The cumulative amount of plastic in the ocean by 2040 could reach 600 million tons, according to a report.
Microplastics are ubiquitous in the marine environment. However, accurately classifying and quantifying them in the oceans has proven challenging for researchers.
"We keep putting millions of tonnes of plastic into the ocean every year. This research shows that it is not going to stay there forever. The ocean is giving it back to us," said researcher Steve Allen.
"It was very surprising to find microplastics so deep," researcher Winnie Courtene-Jones told Newsweek.
Some in the plastics industry have seized on the pandemic to argue the push for reusable materials was misguided and unhygienic. That's simply not the case.
"We have new species turning up that are already contaminated and so we have missed the window to understand these species in a natural environment," said marine ecologists Alan Jamieson.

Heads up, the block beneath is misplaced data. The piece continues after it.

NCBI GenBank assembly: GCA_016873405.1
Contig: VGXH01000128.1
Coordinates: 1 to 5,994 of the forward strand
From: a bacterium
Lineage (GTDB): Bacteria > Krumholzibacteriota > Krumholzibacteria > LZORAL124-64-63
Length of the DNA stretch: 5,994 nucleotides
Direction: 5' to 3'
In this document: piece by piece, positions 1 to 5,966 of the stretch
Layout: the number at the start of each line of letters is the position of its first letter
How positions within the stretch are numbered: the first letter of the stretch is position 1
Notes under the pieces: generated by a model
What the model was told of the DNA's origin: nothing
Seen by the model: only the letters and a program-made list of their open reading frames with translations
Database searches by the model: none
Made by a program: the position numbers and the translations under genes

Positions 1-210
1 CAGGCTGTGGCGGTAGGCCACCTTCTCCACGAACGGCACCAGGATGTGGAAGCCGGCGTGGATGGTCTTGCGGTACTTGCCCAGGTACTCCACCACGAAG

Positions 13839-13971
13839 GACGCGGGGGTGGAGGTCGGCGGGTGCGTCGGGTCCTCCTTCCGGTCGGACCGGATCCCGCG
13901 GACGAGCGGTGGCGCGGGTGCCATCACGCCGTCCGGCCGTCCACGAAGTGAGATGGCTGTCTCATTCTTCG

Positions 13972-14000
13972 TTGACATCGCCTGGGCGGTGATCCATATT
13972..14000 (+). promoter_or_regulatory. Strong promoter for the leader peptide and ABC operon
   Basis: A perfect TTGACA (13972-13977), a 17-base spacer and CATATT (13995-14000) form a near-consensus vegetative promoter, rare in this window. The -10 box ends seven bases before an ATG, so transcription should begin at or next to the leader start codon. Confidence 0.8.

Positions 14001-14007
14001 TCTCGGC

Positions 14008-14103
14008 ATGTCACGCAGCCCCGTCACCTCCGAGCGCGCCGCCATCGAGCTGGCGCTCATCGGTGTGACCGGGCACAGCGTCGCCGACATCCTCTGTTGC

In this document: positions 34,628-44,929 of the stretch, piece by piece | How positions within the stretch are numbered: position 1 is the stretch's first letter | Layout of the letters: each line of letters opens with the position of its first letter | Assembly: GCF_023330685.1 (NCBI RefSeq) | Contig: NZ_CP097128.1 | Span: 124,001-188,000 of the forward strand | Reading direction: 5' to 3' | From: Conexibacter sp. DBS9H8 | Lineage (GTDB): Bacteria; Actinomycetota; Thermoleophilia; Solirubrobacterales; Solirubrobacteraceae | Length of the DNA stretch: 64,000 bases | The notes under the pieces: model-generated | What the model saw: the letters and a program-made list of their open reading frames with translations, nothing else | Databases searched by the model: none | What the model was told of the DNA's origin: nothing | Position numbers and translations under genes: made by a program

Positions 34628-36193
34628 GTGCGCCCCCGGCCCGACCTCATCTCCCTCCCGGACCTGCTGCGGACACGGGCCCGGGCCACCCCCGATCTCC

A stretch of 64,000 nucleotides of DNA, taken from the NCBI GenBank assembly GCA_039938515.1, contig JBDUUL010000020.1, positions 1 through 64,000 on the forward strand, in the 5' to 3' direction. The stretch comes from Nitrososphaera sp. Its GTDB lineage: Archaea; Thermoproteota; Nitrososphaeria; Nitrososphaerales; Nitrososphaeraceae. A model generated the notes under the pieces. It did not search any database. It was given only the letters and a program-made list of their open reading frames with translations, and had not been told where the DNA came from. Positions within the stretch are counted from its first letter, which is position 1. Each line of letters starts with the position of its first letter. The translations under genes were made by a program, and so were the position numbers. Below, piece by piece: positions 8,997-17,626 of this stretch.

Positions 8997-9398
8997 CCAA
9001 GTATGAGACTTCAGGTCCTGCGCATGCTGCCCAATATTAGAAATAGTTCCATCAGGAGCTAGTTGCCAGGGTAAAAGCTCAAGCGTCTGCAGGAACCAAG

The Ohio House of Representatives has passed a bill that would prohibit municipalities from restricting the use of plastic bags.
This is the first of two parts of a major study evaluating the potential health effects of BPA. The final conclusions won't be available until 2019.
Microplastic glitter is a staple for Rio Carnival costumes, but tiny plastic sheets pose threats to the environment and marine life.
The new method offers a way to recycle one of the leading greenhouse gases responsible for climate change.
Fluorescent dye could be the answer to finding the ocean's missing plastics.
It's official: Plastic is utterly inescapable.
It's still coming, six years later.
The total is approximately 25,000 times the weight of the Empire State Building.
In lab tests, researchers found that the larvae form of the darkling beetle can biodegrade plastic foam.
As more plastic reaches the oceans, more finds its way into animals' bodies.
HBO series and its special Earth Day episode feature kids talking to kids about the environment.
Plastic can transmit pollutants into the food web.
On the seafloor, there are 4 billion plastic fibers in every area one-third the size of New York's Central Park.
The jungles of Ecuador may hold a secret weapon against plastic pollution.
A global survey estimates there are 5.3 trillion pieces of plastic circulating on ocean surfaces.